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Tom is forty. He walks out one day, rather abruptly, on his wife and baby boy and his seemingly happy life. He finds himself living on the streets of London. One night alone in a park he is mistaken for a gay man and is set upon by a gang of violent thugs. In A&E the next day Tom meets Aidan, the happiest, fast-talking individual you are ever likely to meet, the complete opposite of Tom. Too polite, or too weak to ask him to leave him alone Tom tries to get away from this child-like man but with little joy, Aidan sticks to Tom like glue. Tom reluctantly becomes involved in Aidan's life and he quickly realizes that Aidan has problems too. Aidan's 'girlfriend' Linda verbally and physically abuses him on a regular basis. Will Tom overcome his own problems in order to help his new 'friend'? Will Tom ever make it back home - and why exactly did Tom leave home in the first place? Written by
I sought Treacle Jr out at the London Film Festival, on the strength of The Low Down.
What stands out is the intensity of the two lead performances. Gillen shows some very impressive range. Going 180 % from from playing the Mayor of Baltimore to a desperate and guileless character like this. While Tom Fisher plays off him very effectively as a credible and fairly sympathetic man, who is clearly out of his depth and dealing with major emotional problems of his own.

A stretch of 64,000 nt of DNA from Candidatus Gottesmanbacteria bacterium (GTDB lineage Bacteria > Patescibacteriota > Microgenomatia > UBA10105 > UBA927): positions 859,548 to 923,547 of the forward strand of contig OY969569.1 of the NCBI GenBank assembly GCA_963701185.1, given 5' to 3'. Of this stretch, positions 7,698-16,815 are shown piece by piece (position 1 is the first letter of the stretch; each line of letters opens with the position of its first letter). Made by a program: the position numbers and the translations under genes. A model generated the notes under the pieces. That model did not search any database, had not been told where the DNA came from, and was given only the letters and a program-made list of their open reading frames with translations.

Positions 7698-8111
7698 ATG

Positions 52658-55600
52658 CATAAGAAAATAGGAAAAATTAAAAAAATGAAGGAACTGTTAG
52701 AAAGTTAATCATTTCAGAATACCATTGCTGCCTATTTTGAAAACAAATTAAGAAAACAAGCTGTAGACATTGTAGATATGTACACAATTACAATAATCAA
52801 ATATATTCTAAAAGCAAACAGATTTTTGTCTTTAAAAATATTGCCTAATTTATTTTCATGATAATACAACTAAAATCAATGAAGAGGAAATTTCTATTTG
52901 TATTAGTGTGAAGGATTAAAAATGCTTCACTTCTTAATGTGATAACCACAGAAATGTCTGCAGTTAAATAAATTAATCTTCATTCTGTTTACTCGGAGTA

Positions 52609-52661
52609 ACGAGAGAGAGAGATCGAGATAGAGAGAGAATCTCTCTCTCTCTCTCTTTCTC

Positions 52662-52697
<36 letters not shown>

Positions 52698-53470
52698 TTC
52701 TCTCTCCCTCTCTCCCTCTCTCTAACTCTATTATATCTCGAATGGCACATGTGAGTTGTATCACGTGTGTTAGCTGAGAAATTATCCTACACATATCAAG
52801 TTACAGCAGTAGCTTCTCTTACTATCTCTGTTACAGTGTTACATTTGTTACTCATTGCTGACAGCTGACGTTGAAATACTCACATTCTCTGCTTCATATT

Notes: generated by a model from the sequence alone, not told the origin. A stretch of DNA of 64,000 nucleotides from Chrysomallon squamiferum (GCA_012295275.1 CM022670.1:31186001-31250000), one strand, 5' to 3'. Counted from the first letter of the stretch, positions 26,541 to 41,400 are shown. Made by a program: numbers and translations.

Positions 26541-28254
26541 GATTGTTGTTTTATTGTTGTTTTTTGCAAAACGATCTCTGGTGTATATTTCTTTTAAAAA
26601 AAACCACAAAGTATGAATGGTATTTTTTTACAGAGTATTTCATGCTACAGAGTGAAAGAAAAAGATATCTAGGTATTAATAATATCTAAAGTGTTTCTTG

The early scenes, where Tom tries to gently deflect Aiden's advances, without being unkind, came off as very well judged and authentic. Tom's growing connection to Aiden, which develops into instincts of protectiveness, was very believably handled and well paced.
The film's low-key visual approach and use of gentle observational humour help carry it along smoothly. In summary, Treacle Jr is a very engaging watch if you like performance driven films.
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